Brown gets a ride to the federal courthouse at 8:30 a.m. every workday from the assisted living center where he lives. Until he was in his 90s, he climbed the stairs to his fourth-floor chambers. He works until about 3 p.m. presiding over hearings, reading court filings and discussing cases with his law clerks who handle the legal research.

We hear so many tales of public workers who fleece the body politic, it is refreshing to see men with true civic dedication. Read his story on N.P.R., “Federal judge, 103, still hearing cases in Kansas.” Many years, Judge Brown, many more years to you!

Posted by Joseph on Wednesday, April 27, Anno Domini 2011
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Tuesday, April 26, A.D. 2011
Faces of Man

Happy Bright Tuesday! Christ is risen!

The Postnational Monitor has posted several entries on “face averages.” I do not know how it works, but there is computer software that combines pictures of human faces and “averages” them. You may evidently average any facial set that you wish, and the posts mostly deal with national sets. The results are rather attractive, as the averaging process smoothes out the blemishes and facial assymetry that we usually find ugly. By considering national sets, we are able to see the facial particularities of the different ethnicities. In the following posts, you can see the composites for various nations of the continent or region listed.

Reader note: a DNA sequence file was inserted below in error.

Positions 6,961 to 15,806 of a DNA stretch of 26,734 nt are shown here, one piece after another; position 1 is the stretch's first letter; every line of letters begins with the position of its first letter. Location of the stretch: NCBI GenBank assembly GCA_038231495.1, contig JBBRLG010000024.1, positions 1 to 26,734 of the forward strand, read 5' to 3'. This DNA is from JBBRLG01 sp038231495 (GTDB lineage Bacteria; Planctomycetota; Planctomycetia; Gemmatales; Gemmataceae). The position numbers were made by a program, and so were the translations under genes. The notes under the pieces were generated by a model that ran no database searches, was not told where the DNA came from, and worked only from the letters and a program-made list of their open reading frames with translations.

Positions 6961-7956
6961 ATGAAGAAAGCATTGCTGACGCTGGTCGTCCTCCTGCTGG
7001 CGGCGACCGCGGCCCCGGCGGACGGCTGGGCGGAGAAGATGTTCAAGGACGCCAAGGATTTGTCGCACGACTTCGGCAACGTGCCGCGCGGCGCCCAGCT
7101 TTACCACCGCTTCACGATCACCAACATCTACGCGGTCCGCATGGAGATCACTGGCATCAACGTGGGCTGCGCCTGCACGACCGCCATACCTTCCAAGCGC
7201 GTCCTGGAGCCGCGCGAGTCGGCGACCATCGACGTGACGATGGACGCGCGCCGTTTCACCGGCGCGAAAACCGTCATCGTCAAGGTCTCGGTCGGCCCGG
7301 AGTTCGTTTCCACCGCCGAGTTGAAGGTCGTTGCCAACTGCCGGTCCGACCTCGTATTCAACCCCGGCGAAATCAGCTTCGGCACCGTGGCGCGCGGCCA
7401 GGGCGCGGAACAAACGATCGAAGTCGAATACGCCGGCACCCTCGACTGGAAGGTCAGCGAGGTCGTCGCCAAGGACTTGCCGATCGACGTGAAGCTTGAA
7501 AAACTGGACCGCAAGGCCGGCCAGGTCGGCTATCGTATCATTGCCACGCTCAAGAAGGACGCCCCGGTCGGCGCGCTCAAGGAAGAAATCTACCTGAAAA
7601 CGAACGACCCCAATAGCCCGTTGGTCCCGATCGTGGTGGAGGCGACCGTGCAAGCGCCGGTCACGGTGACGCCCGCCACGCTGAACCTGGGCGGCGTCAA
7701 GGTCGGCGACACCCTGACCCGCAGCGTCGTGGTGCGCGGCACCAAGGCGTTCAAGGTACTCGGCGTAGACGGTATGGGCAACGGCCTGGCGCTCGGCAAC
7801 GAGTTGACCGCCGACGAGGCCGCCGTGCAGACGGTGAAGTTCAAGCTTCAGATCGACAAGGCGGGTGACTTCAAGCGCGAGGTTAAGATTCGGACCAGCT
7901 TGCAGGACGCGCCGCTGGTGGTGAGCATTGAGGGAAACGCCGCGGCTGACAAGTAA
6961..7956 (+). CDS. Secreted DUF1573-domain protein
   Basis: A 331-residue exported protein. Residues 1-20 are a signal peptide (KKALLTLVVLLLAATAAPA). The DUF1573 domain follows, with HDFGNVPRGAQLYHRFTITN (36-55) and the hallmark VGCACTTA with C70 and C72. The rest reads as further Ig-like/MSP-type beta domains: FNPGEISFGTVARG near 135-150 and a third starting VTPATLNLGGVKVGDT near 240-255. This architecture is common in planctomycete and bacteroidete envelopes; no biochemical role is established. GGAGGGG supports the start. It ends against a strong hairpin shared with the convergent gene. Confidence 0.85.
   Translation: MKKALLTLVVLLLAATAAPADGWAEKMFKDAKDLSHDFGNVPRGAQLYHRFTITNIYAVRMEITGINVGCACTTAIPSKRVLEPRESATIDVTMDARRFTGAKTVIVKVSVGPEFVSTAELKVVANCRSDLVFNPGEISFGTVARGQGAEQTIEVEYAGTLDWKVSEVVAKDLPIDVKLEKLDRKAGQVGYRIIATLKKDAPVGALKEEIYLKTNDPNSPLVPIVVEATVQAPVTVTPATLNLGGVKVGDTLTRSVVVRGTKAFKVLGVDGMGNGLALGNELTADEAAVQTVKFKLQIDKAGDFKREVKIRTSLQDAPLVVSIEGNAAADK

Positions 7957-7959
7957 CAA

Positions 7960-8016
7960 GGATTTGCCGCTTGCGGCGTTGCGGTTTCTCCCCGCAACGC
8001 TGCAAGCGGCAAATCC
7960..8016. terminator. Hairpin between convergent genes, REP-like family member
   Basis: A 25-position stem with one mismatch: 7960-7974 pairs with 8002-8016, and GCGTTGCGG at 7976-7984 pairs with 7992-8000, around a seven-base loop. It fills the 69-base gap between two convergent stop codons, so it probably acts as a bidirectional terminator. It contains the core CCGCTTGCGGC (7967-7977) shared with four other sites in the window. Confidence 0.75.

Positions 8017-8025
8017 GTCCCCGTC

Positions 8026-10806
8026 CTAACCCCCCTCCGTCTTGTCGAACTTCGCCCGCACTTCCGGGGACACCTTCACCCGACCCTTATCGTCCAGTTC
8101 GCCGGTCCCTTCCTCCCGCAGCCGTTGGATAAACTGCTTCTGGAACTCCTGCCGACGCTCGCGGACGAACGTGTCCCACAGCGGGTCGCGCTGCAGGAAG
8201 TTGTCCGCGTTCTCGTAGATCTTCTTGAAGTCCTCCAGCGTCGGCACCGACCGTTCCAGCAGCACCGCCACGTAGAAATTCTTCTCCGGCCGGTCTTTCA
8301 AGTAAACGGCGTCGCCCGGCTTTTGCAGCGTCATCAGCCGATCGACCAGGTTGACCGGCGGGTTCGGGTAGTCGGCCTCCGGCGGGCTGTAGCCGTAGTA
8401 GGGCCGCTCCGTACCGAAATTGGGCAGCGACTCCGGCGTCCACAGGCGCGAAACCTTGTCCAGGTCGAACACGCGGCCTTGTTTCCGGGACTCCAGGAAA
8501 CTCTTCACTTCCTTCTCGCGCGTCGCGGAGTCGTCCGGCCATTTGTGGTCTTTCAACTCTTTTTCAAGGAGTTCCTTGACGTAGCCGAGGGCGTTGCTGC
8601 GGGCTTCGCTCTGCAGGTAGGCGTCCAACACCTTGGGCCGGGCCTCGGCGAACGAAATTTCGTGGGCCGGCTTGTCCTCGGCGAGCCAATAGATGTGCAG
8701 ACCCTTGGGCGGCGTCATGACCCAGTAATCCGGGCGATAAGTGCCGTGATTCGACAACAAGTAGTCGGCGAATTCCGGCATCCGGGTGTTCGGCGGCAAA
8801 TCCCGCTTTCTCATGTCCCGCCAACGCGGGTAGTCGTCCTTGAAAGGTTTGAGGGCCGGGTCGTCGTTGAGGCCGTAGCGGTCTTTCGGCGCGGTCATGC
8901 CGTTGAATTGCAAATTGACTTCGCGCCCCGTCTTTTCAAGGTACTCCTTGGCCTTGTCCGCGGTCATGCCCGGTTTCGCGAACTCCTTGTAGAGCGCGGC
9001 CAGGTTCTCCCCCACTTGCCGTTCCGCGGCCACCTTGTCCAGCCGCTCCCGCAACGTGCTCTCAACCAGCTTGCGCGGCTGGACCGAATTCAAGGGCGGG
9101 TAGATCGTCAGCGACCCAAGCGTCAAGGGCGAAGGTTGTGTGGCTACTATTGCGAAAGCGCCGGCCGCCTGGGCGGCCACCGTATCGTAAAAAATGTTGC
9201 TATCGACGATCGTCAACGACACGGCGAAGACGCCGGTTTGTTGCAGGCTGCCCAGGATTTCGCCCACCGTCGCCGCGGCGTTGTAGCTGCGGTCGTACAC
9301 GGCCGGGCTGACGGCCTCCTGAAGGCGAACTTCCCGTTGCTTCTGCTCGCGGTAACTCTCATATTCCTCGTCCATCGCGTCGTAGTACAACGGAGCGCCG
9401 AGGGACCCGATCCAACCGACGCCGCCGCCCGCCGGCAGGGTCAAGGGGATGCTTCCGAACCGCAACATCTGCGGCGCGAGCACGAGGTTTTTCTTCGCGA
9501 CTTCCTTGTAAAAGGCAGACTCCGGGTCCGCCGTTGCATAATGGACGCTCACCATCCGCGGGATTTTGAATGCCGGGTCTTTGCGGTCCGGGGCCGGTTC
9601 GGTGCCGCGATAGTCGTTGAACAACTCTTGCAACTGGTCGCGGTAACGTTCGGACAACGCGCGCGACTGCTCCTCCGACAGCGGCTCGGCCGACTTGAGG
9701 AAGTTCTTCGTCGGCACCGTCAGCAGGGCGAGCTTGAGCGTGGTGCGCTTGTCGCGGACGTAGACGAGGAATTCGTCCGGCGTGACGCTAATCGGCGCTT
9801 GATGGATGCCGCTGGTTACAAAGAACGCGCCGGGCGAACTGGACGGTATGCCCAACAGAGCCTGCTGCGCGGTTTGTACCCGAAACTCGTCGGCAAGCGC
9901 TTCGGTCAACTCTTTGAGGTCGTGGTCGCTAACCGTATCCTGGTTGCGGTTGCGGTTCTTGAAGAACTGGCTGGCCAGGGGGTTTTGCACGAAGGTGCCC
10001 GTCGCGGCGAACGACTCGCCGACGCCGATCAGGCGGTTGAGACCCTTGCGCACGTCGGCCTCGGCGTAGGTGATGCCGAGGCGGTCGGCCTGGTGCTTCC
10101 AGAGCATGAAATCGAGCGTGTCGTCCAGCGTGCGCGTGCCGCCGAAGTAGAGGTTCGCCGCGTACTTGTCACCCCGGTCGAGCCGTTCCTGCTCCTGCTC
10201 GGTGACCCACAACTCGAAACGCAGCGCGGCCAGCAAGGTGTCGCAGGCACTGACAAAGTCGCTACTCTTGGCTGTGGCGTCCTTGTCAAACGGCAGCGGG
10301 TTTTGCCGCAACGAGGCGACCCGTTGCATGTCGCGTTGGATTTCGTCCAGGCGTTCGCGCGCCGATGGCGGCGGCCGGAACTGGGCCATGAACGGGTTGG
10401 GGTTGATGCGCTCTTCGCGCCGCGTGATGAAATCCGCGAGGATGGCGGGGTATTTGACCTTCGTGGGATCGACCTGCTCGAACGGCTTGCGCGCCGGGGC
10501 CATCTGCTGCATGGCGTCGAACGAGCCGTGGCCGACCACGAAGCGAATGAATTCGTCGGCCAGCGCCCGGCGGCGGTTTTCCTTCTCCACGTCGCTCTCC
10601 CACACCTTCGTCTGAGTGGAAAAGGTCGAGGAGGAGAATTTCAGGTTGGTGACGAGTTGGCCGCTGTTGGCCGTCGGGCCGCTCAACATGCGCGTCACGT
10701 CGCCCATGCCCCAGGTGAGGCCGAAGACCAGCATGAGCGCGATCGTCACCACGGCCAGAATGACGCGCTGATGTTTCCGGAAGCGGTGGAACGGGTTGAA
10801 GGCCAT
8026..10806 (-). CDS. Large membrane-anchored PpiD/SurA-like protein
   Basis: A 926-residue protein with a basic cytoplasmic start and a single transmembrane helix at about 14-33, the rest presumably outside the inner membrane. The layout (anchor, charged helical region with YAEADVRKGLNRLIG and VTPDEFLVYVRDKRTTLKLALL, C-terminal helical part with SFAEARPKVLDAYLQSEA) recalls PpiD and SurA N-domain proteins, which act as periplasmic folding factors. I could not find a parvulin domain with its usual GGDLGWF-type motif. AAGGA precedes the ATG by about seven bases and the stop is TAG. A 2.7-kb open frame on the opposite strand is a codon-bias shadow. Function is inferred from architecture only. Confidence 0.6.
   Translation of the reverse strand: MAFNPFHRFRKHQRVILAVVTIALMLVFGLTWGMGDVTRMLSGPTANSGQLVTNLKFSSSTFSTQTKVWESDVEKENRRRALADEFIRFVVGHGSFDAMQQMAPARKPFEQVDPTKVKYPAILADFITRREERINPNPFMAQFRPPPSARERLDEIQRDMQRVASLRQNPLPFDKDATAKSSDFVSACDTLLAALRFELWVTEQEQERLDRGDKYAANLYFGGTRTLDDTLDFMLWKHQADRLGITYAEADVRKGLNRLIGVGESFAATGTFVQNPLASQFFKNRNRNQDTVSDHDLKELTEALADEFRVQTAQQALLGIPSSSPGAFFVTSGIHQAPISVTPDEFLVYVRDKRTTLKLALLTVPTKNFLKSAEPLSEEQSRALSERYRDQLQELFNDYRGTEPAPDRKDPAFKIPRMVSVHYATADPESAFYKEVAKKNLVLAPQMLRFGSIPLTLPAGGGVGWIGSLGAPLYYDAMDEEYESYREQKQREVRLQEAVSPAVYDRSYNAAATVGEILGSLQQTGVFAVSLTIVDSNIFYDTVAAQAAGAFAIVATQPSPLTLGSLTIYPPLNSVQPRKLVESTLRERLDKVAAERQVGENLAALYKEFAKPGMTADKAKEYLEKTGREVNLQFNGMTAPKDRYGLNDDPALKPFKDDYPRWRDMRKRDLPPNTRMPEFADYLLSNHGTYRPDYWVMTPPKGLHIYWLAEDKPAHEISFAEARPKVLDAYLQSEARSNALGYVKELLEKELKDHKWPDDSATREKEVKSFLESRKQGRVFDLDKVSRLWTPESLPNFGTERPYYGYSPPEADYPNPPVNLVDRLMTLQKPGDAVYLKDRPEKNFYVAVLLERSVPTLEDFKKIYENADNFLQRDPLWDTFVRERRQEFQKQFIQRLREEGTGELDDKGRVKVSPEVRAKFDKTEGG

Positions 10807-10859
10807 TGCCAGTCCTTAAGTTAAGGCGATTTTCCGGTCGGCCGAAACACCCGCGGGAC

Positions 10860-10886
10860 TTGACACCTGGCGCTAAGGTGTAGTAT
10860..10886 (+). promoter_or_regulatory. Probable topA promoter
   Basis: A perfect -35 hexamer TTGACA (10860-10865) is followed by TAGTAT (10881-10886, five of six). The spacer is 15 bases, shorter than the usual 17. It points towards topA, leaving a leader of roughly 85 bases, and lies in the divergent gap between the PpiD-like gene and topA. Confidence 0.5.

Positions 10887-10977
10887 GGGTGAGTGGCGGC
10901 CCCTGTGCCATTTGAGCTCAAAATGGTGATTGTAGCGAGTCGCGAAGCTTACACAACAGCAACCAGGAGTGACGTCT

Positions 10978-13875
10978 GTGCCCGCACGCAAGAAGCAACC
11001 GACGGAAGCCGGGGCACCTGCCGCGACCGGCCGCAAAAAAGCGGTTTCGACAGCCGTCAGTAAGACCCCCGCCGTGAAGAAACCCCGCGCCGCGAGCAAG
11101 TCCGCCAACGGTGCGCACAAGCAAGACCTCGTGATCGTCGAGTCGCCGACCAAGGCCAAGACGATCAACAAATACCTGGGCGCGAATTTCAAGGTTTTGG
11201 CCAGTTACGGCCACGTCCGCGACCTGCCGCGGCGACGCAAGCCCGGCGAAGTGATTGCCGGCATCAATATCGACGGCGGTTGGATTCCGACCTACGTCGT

Europe

The Americas

The Middle East to the Subcontinent

The Orient

Africa

Dienekes’ Anthropology blog has scores more posts about facial averages.

You may also see composites for more selective groups. Consider the average modern actor:

Or the “hot celeb”:

Or the average Bollywood actress:

All facial composites are average, but some facial composites are more average than others.

Posted by Joseph on Tuesday, April 26, Anno Domini 2011
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Tuesday, April 12, A.D. 2011